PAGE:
A thermistor is an input transducer (sensor)
which converts temperature (heat) to resistance.
Almost all thermistors have a negative temperature coefficient (NTC)
which means their resistance decreases as their temperature increases. It is possible
to make thermistors with a positive temperature coefficient (PTC, resistance increases as
temperature increases) but these are rarely used. Always assume NTC if no information is given.
A multimeter can be used to find the resistance at
various temperatures, these are some typical readings for example:
Icy water 0°C: about 12k.
Room temperature 25°C: about 5k.
Boiling water 100°C: about 400.
Suppliers usually specify thermistors by their resistance at 25°C (room temperature).
Thermistors take several seconds to respond to a sudden temperature change, small thermistors respond more rapidly.
A thermistor may be connected either way round and no special precautions are required when soldering.
If it is going to be immersed in water the thermistor and its connections should be insulated because water is a
weak conductor; for example they could be coated with polyurethane varnish.
Piezo transducers are output transducers which convert
an electrical signal to sound. They require a driver circuit (such as a 555 astable)
to provide a signal and if this is near their natural (resonant) frequency of about
3kHz they will produce a particularly loud sound.
Piezo transducers require a small current, usually less than 10mA, so they can be connected directly
to the outputs of most ICs. They are ideal for buzzes and bleeps, but are not suitable for speech or music
because they distort the sound. They are sometimes supplied with red and black leads, but they may be
connected either way round. PCB-mounting versions are also available.
Piezo transducers can also be used as input transducers
for detecting sudden loud noises or impacts, effectively behaving as a crude microphone.
Loudspeakers are output transducers which convert
an electrical signal to sound. Usually they are called 'speakers'. They require a
driver circuit, such as a 555 astable or an audio amplifier, to provide a signal.
There is a wide range available, but for many electronics projects a 300mW miniature loudspeaker is ideal.
This type is about 70mm diameter and it is usually available with resistances of
If a project specifies a 64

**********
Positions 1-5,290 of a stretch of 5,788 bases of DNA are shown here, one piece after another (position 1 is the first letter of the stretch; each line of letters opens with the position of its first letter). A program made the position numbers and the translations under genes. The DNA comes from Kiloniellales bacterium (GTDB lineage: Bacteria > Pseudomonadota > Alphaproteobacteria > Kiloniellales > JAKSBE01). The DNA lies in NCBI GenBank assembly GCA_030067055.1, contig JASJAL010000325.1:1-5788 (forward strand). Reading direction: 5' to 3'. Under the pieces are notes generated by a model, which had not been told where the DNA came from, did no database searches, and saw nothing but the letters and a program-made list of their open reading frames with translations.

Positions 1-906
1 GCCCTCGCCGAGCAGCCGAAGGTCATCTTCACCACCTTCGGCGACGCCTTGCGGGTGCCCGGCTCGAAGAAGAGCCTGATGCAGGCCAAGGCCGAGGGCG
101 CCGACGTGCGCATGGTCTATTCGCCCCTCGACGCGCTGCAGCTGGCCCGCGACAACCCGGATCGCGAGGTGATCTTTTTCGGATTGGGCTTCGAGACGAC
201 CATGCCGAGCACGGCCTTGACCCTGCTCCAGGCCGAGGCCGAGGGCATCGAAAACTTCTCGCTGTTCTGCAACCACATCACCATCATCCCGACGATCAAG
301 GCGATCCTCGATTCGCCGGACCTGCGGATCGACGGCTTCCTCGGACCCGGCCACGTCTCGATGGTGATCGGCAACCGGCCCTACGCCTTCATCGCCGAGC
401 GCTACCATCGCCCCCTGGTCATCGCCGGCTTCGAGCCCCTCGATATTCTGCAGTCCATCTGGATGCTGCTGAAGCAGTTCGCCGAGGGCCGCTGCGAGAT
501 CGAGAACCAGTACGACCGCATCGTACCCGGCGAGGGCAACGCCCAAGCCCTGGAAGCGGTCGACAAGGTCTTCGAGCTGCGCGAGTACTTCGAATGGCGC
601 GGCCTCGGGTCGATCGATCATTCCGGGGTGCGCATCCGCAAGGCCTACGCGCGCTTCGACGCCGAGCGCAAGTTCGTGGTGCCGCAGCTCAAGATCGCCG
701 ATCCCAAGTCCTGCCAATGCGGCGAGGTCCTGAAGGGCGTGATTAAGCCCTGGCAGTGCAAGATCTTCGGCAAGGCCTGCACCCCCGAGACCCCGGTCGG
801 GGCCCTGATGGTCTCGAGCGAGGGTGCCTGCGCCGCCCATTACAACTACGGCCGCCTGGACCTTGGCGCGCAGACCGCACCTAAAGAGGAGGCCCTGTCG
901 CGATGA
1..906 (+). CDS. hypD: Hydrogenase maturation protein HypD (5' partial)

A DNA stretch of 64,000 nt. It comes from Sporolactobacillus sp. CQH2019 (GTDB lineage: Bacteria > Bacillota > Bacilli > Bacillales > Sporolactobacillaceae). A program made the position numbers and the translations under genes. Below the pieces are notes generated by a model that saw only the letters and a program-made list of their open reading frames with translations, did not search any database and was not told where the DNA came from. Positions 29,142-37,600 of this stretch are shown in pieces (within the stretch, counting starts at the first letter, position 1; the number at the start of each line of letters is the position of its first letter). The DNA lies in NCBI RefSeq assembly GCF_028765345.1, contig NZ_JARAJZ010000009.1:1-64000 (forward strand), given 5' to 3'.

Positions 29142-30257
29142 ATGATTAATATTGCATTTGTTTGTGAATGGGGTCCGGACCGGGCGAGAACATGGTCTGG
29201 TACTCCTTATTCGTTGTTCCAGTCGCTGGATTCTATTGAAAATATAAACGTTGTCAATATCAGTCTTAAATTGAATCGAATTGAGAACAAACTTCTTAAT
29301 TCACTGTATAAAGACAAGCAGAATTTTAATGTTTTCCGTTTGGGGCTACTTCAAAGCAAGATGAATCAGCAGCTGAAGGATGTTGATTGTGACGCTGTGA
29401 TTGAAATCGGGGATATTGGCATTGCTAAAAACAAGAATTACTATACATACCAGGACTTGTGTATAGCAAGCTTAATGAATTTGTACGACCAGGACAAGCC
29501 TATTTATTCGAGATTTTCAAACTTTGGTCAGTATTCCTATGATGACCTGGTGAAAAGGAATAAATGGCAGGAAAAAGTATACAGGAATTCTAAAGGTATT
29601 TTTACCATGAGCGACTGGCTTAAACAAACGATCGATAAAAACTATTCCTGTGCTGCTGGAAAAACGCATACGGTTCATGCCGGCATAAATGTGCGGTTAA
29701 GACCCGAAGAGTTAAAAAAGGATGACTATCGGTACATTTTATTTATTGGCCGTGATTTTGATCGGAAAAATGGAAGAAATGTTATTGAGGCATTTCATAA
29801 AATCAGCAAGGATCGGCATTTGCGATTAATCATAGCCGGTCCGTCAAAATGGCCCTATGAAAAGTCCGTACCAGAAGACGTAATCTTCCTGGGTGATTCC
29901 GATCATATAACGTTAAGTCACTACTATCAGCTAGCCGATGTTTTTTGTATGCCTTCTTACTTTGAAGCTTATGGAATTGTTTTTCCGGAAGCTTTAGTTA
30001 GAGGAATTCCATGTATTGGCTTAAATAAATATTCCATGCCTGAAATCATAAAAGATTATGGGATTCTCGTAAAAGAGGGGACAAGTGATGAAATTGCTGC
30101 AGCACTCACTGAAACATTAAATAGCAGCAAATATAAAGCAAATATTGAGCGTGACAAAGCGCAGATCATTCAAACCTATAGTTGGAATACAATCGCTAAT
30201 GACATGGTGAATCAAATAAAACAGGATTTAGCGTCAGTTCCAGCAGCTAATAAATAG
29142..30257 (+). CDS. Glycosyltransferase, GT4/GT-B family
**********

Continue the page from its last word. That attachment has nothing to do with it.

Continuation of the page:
speaker you must use this higher resistance to prevent damage to the driving circuit.
Loudspeakers may be connected either way round except in stereo circuits when the + and -
markings on their terminals must be observed to ensure the two speakers are in phase.
Correct polarity must always be observed for large speakers in cabinets because the
cabinet may contain a small circuit (a 'crossover network') which diverts the high
frequency signals to a small speaker (a 'tweeter') because the large main speaker
is poor at reproducing them.
Miniature loudspeakers can also be used as a microphone and they work surprisingly
well, certainly good enough for speech in an intercom system for example.
Most circuits used to drive loudspeakers produce an audio (AC) signal which is
combined with a constant DC signal. The DC will make a large current flow through
the speaker due to its low resistance, possibly damaging both the speaker and the
driving circuit. To prevent this happening a large value electrolytic capacitor is
connected in series with the speaker as shown in the diagram, this blocks DC but passes audio (AC) signals.
See capacitor coupling.
Buzzer and Bleeper
These devices are output transducers converting
electrical energy to sound. They contain an internal oscillator to produce the sound
which is set at about 400Hz for buzzers and about 3kHz for bleepers.
Buzzers have a voltage rating but it is only approximate, for example 6V and
12V buzzers can be used with a 9V supply. Their typical current is about 25mA.
Bleepers have wide voltage ranges (such as 3-30V) and they pass a low current of about 10mA.
Suppliers may describe bleepers as 'piezo buzzers' or 'piezo transducers'. Unfortunately the second term can lead to
confusion because as well as a piezo transducer it also has a built-in circuit to produce the bleep tone.
Read the supplier's information carefully to ensure you have the right type.
An inductor is a coil of wire which may have a core of air, iron or ferrite
(a brittle material made from iron). Its electrical property is called inductance
and the unit for this is the henry, symbol H. 1H is very large so mH and µH
are used, 1000µH = 1mH and 1000mH = 1H.
Iron and ferrite cores increase the inductance.
Inductors are mainly used in tuned circuits and to block high frequency AC signals (they are sometimes called chokes).
They pass DC easily, but block AC signals, this is the opposite of capacitors.
Inductors are rarely found in simple projects, one exception is the tuning coil of a radio receiver.
You may have to make the coil yourself by neatly winding enamelled copper wire around a ferrite rod.
Enamelled copper wire has very thin insulation (allowing the turns of the coil to be close together) so it cannot
be stripped in the usual way - a good method is to gently pull the ends of the wire through folded emery paper.
An inductor may be connected either way round and no special precautions are required when soldering.
Ferrite rods are brittle so treat them like glass, not iron!
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